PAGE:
back to article Xiaomi's birthday present to itself: Flogging 2m phones in 12 hours

Cult phone maker Xiaomi has demonstrated just how dedicated its fans are, with an Asian flash sale seeing it shift over two million devices ... and 39,000 tellies. The Chinese upstart has built upon its Indian deal with online retailer Flipkart by adding Amazon India and online retailer Snapdeal to its digital strategy to …

  1. Destroy All Monsters Silver badge

    I recognize this!

    It’s a difficult place to understand, where outsiders are often misinformed about the importance of language localisation and the significance of the caste system. The market has special requirements to cope with poor electricity supplies, putting a premium on battery life, heat, dust, and particularly noise. Locally produced phones often have very large speakers.

    Basically, it's a cyberpunk market?

  2. It'sa Mea... Mario

    12 hours or 24?

    At least you didn't repeat the spin/mis-reporting of your colleague:

  3. Frank N. Stein

    Yea. I don't think Apple is scared of Xiaomi gaining a lead in the Indian, Indonesian, or Malaysian markets. Apple doesn't really care about those markets. Apple's got enough trouble trying to gain traction in China. That's the market they care about. How is Xiaomi doing in their own country?

    1. Eddy Ito

      How is Xiaomi doing in their own country?

      Reports indicate they are first in China and third globally. It seems they only recently got into the Indian market so it's possible that they could move up the scale this year and if the product is good enough they might just expand their margins a tad on getting into the western markets.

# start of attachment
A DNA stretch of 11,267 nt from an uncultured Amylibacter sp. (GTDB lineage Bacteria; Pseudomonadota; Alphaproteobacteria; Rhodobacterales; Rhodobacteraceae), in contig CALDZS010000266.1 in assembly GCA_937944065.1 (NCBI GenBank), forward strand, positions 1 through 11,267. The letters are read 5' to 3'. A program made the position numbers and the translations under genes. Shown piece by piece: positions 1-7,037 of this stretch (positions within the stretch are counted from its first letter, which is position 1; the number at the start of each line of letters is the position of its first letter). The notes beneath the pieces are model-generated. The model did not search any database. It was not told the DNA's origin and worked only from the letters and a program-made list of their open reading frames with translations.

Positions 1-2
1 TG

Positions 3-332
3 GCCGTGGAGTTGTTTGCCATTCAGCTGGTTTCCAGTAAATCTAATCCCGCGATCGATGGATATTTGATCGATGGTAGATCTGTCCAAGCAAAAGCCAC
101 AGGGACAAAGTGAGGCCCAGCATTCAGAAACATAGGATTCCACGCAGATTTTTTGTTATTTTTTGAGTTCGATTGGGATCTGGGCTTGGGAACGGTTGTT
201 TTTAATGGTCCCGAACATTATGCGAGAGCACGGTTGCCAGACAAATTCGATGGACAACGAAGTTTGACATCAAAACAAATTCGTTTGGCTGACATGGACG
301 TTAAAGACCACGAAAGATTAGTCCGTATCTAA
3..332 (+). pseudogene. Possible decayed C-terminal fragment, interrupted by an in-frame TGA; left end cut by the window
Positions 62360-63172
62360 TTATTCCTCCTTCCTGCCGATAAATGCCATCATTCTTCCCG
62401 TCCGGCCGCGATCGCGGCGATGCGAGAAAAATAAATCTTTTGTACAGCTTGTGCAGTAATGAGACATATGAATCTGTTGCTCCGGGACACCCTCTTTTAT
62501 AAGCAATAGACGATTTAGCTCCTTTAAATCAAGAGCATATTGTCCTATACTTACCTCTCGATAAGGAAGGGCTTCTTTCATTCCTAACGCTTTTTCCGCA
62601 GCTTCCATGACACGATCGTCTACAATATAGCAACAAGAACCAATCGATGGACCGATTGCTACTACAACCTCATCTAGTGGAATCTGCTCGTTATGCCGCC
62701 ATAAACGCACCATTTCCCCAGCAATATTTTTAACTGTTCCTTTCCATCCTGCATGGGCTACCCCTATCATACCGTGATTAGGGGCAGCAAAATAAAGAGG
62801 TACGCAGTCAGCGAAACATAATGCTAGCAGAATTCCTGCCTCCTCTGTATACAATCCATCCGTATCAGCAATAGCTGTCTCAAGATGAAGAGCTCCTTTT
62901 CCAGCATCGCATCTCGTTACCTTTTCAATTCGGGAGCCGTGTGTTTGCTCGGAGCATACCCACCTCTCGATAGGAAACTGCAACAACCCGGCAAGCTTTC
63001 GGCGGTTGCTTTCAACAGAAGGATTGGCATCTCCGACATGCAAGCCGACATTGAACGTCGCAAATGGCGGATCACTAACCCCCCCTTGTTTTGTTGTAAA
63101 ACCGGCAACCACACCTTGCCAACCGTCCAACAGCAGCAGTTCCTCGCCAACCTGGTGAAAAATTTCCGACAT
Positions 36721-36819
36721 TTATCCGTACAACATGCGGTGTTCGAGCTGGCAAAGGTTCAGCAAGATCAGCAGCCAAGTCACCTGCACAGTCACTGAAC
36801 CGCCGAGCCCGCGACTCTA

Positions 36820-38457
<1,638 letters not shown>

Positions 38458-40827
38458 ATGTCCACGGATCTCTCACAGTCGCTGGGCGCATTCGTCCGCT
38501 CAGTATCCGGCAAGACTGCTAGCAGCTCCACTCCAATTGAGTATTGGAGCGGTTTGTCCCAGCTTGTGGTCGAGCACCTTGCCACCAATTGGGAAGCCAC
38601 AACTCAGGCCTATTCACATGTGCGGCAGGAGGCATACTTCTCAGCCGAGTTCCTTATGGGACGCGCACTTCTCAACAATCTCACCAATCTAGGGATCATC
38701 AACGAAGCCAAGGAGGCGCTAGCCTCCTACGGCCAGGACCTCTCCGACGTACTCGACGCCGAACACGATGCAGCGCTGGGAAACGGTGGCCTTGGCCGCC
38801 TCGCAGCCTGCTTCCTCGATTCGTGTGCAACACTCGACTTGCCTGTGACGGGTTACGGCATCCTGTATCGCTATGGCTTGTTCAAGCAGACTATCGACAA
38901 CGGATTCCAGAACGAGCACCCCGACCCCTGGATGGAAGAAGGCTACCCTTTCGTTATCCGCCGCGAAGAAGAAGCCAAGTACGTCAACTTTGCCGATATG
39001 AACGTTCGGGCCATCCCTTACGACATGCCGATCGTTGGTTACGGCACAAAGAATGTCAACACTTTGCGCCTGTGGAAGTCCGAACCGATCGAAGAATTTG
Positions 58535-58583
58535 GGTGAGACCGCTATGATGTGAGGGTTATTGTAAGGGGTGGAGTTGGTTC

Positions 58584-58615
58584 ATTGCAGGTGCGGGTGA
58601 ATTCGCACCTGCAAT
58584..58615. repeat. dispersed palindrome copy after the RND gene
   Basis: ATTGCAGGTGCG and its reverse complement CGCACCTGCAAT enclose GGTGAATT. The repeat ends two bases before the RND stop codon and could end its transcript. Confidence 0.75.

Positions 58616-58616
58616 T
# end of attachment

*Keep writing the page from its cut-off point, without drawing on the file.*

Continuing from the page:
4. Gordon 10 Silver badge

    What has Xiaomi got in common with Apple?

    Sweet FA as far as I can see.

    Surely MS, Sammy, HTC, LG et al have far more reason to be cacking themselves?

    1. ThomH

      Re: What has Xiaomi got in common with Apple?

      Yeah, Apple's phone strategy is more like their iMac-onwards computer strategy: even just 3% of the market would do for profitability.

  5. A Non e-mouse Silver badge

    Profit not volumes

    It doesn't matter how many widgets you sell if you're making zero (or near zero) profit on each one. If you're not making profit, then you're not going to be around for long.

    1. Anonymous Coward
      Anonymous Coward

      Re: Profit not volumes

      Oddly enough, market share seems to be really valued by a lot of big businesses. Never really understood it, myself.

      1. Chris Evans

        Re: Profit not volumes

        Amazon is good example. How it has a multi-billion pound stock market worth but has not yet come close to making a profit is beyond me. At start up I can understand, but they started 1994!

        1. Nick Ryan Silver badge

          Re: Profit not volumes

          Profit = the difference between the amount earned and the amount spent in buying, operating, or producing something.